This weeks show continues our discussion from last week. Now that you understand what an innovation timeline is, what should you do next? You need to take each of the innovation items on your timeline and scout the innovation landscape or what I call the innovation battlefield – depending on the level of competition in the space.
This scouting of the innovation battlefield will build you and your teams context and provide inspiration. If you skip this step, your brainstorming session will generate a large number of duplicates of what others are doing.
What are some of the areas you should scout:
- Government (DOD, DARPA, etc)
- Universities (PhD, company funding, etc)
- Venture Capitalists (portfolio companies)
- Start-ups (founders, investors)
- Large corporations (corporate R&D labs, etc)
- Non-profit/Non-traditional (industry R&D labs)
- Media (industry, research, analysts, etc)
You should also scout what customers are doing today to solve/address the opportunity. The innovation battlefield is crowded and those that have a system to search out ideas from a wide range of sources is the one who will take the innovation lead.
In the traditional R&D process, the product is developed and then handed off to the design team to “wrap” it and make it look pretty. The drawback is that this approach is out of date; in the last ten years consumers have become much more design-savvy. Consumers want functional, usable design that highlights ease of use, or a more emotive design that adds a personal connection with the product or in some way broadcasts a statement about the user’s more subtle, hard-to-define beliefs about themselves. We can all name a handful of companies that are melding form and function in a way that resonates with users and creates a deep-seated brand loyalty. Look at JetBlue. They are essentially a low-cost carrier, but their design does a masterful job of suggesting that they provide a full-service experience. Their terminal at JFK is a flashback to the old-world style of travel—more elegant and sophisticated than its customers would expect it to be, and more pleasant to spend time in compared with the terminals of most of its competitors, the so-called legacy carriers.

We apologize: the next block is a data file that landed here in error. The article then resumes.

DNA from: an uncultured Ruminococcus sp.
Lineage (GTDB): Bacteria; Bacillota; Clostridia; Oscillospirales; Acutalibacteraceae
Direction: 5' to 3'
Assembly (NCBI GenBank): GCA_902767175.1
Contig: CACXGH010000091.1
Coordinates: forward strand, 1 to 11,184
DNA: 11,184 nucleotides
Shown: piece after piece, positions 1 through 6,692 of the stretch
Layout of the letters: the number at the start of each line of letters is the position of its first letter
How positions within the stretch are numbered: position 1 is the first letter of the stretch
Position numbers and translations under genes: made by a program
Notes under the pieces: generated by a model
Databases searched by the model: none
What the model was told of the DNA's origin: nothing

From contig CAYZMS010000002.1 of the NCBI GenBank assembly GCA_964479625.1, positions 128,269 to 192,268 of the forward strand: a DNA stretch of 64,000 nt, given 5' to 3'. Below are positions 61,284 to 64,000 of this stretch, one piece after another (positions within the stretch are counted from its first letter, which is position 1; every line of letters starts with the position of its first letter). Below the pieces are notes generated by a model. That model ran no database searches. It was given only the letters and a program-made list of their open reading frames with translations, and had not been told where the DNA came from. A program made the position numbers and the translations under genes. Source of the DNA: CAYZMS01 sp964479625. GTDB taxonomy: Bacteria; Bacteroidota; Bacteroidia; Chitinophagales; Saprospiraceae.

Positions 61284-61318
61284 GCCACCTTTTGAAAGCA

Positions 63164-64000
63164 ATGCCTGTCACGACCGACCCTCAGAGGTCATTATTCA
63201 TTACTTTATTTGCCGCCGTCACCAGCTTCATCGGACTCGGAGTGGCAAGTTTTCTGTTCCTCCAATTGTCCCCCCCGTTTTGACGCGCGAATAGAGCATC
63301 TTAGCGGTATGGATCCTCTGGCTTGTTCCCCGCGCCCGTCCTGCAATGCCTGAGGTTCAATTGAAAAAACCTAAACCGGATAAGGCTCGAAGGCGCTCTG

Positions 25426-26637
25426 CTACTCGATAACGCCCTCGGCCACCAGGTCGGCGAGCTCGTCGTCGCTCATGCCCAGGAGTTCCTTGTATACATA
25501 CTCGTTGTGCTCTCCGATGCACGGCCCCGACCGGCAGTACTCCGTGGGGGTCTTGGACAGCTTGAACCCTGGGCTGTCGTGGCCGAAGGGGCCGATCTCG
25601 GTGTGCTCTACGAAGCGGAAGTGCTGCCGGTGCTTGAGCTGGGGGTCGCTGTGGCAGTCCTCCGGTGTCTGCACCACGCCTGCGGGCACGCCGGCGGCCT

It’s important to constantly ask why you develop your product elements in a particular order. This is especially true if your organization has been in business for a substantial length of time and yet you’re still developing your products in an order that was devised to suit production methods from decades ago. Ford Motor Company worked with Ideo and the New York–based design firm Smart Design on the Ford Fusion.[i] This was a daring move for Ford, as the car industry has always believed in keeping new ideas proprietary. By bringing in outside firms they risked their design being leaked prematurely. However, they recognized both that they needed to do something bold with the design to reflect the radically new nature of the car and that they didn’t know where to start.
- In what order do you develop an idea and its components? What would happen if you changed that?
- How did you make the determination about your customers’ priorities in regards to how you ordered the phases of R&D?
- When do you involve design in the R&D? What would be the impact if you change it?